A bottle of rum was produced. Un trago means 'a taste', but he decanted a generous tumblerful of rough cane spirit and offered it with a grin. No one merely sips rum in a Cuban barracks, so I gulped down the high-octane contents. Then I gulped painfully for air to try to ease the pain. The label read 'refined'; the sensation as raw alcohol scalded my throat caused an and undignified little yelp.
My mistake had been to stop the car for the troops in the first place. The foreigner in Cuba is forgiven almost any transgression, including refusing to give lifts to a bunch of soldiers anxious to get back to base. But I feared - needlessly - that their Russian-made Kalashnikovs might be trained on the rear of my Mexican-built Nissan. So I shuddered to a halt and three armed teenagers climbed in.
I was in a hurry; the relationship between uneven Cuban roads and the unbalanced suspension of my rental car had deteriorated sharply in the past couple of days, and I was making slow progress lurching from one pot-hole to the next. But you try telling a back-seat-full of gunmen your plans do not include a pause to share a bottle of rum. The unscheduled stop was made worthwhile, however, by the high humour with which the troops discussed everything from bicycles to baseball.
My destination was the corner of Cuba occupied by an alien power. The Caribbean's socialist idyll is ruptured by a 42 square mile chunk of land and sea - the American navy base at Guantanamo Bay, in the far south east of the island. As the film A Few Good Men shows, US marines train on the territory of a foe.
Because of the Americans' disdain for any foreign name containing more than two syllables, Guantanamo is simplified to 'Gitmo'. The 99-year lease on Gitmo Bay was signed in 1934, when Cuban-American relations were rather warmer and the Cosa Nostra rather than Communism held sway in Havana. The annual rent for the US toehold in Cuba, a piece of prime military real estate, is just dollars 2,000. Every year Washington sends payment, and every year since coming to power in 1959, Fidel Castro has filed the cheque in a drawer. He has collected dollars 68,000 so far.
Perhaps the woeful state of the economy might persuade the Cuban president to cash the cheques. The collapse of Communism elsewhere in the world meant everything from Polish vodka to Russian oil started to dry up. With fuel supplies more than halved over the past two years, getting from one end of Cuba to the other is a challenge.
My journey to the American base began with a series of small and frustrating steps around Cuba's capital. It proved impossible to find any tourist office dispensing maps and advice. At least the quest for enlightenment involved exploring an utterly charming city. Communism has not tainted the gently crumbling grandeur of Havana, and economic stringency has actually increased its loveliness. Instead of the motorised cacophony of other Latin American capitals, the sounds of Havana are strictly human - the animated ambience of the two million citizens living their lives on perfectly preserved plazas. Shady courtyards and ornate balconies are set among handsome pastel-painted streetscapes, heavy with style and atmosphere. Many visitors are content to spend their time in the city and on its nearby beaches. They have a point; but I wanted to head east.
According to the timetable, the night train to Guantanamo departs most evenings from Havana's elegant old station. With the generosity encountered everywhere in Cuba, Westerners are bundled to the front of the scrum around the entrance, and are shown to the foreigners' reservation office. A charming official invites the prospective traveller to draw up a chair and discuss the state of the railways. It seems that a ticket for tomorrow's departure could be procured, but the train may not run. Because of the wrong kind of politicians in Moscow and Minsk, fuel supplies to haul the 'express' have not arrived.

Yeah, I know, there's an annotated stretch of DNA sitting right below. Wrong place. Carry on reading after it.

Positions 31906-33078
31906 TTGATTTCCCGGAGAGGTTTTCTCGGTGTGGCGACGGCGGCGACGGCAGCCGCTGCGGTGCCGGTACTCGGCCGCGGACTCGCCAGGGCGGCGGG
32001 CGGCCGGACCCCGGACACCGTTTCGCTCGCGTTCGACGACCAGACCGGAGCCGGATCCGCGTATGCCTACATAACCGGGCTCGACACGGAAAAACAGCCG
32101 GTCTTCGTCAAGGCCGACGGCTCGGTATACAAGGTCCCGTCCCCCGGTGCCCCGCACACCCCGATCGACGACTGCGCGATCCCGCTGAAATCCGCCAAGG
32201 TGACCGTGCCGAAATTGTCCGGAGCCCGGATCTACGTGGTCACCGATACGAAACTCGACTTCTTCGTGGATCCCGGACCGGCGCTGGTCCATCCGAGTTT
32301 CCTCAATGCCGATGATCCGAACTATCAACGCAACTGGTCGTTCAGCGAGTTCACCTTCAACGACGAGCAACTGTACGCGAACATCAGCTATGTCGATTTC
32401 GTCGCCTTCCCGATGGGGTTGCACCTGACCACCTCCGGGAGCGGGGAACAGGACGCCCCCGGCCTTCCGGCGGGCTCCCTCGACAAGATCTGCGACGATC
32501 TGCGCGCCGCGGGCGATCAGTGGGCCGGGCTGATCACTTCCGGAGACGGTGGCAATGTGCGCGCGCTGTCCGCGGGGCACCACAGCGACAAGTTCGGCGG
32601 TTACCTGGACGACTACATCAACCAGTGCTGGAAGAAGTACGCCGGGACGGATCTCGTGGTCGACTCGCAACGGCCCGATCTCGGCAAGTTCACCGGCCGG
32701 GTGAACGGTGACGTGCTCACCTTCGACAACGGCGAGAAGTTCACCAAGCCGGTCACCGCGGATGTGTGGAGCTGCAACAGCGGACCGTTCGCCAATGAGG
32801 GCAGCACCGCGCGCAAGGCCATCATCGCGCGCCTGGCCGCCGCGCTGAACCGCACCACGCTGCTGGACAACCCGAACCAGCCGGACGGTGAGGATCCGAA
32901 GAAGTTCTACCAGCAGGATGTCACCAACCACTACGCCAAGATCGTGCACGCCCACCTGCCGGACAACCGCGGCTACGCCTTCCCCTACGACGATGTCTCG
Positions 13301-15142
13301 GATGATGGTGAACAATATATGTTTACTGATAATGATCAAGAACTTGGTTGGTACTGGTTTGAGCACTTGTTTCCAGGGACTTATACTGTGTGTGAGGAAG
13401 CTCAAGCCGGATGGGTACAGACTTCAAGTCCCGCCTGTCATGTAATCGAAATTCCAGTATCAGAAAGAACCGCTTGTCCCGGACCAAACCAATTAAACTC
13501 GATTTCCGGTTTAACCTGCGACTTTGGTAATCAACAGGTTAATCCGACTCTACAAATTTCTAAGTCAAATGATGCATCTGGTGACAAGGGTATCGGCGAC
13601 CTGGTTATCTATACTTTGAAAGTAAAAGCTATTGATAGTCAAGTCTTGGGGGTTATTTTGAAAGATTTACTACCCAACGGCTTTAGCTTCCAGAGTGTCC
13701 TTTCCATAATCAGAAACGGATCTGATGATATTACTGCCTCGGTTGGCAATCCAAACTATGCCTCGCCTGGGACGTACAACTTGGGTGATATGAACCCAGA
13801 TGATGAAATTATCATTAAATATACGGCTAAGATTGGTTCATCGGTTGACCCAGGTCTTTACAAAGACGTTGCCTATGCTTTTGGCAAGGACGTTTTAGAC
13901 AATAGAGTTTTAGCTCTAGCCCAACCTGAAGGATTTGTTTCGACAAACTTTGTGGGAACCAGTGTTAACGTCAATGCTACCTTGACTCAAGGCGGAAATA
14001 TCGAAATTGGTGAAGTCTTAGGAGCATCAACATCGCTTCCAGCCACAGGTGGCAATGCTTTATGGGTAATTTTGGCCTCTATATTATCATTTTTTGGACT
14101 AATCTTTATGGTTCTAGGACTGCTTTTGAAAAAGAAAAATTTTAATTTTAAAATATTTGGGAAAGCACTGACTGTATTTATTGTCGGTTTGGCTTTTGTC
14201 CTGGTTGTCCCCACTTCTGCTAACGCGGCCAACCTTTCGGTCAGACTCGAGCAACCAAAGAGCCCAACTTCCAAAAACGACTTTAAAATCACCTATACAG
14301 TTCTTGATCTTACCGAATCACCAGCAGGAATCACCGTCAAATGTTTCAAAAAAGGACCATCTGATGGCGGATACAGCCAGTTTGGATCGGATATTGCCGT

Feeling like a prisoner in the last remaining capital of Communism, I had no choice but to claim touristic immunity. So I booked a seat on a special tourist flight to the island of Cayo Largo. This narrow strip of sand dangles temptingly into the Caribbean 50 miles below Cuba's south coast. The authorities are busily developing it as a tropical utopia. Big, blank hotels of the style which was once popular on the Costa Brava are scattered along the shore. The Cuban is persona non grata here and the national currency, the peso, is useless in this dollar-only enclave.
Most people visit Cayo Largo on day trips from resorts all over Cuba. For pounds 60 you get a flight from the mainland, a morning on the beach, a lobster lunch and what is trailed to be 'a drive past the hotels'. Cayo Largo's air terminal doubles as the island's discotheque: every evening, the check-in area becomes a dance floor heaving with pink-fleshed boppers. I had a ticket back to Havana, but intended to switch to a flight going rather closer to my destination of Guantanamo. A particularly unhealthy looking specimen in the corner of the airfield was heading for Las Tunas, a good 400 miles east of the Cuban capital. I had no ticket for this journey, but in Cuba a pocketful of dollars is a good substitute for almost anything.
Fifty dollars bought a noisy, yet somehow sensual, flight over a country enjoying the flaming glory of a Caribbean sunset. We droned down on to a runway somewhere in eastern Cuba. Guantanamo Bay suddenly seemed within reach. I asked an official for directions to the bus into town. He wanted to call a taxi, but I was keen to travel with the locals. So: where was the bus? He pointed wearily outside the terminal to an already overloaded horse and cart.
At the hotel it was dinner time - unfortunately. The two most valuable words of Spanish you can learn in Cuba are 'no hay'. This is not a reference to the horse's supper; it simply means 'there is none'. It applies to more than half the items on an average menu, and often to entire enterprises: many coffee shops have no coffee.
Westerners are churlish to complain that all they get is chicken, beans and rice. Many Cubans these days have to make do without the chicken and beans. No one starves in Castro's Cuba, but Communism made no promises about the quality of the food.
Guantanamo was still 200 miles down the Central Highway, so I made an early start the next day. I need not have bothered. Las Tunas bus station won the best-terminal-in-Cuba award in 1985, but in 1993 it is empty. I try to talk circumspectly about the possibility of a bus: 'no hay', the staff shrugged, managing, miraculously, to keep themselves busy behind the ticket counters.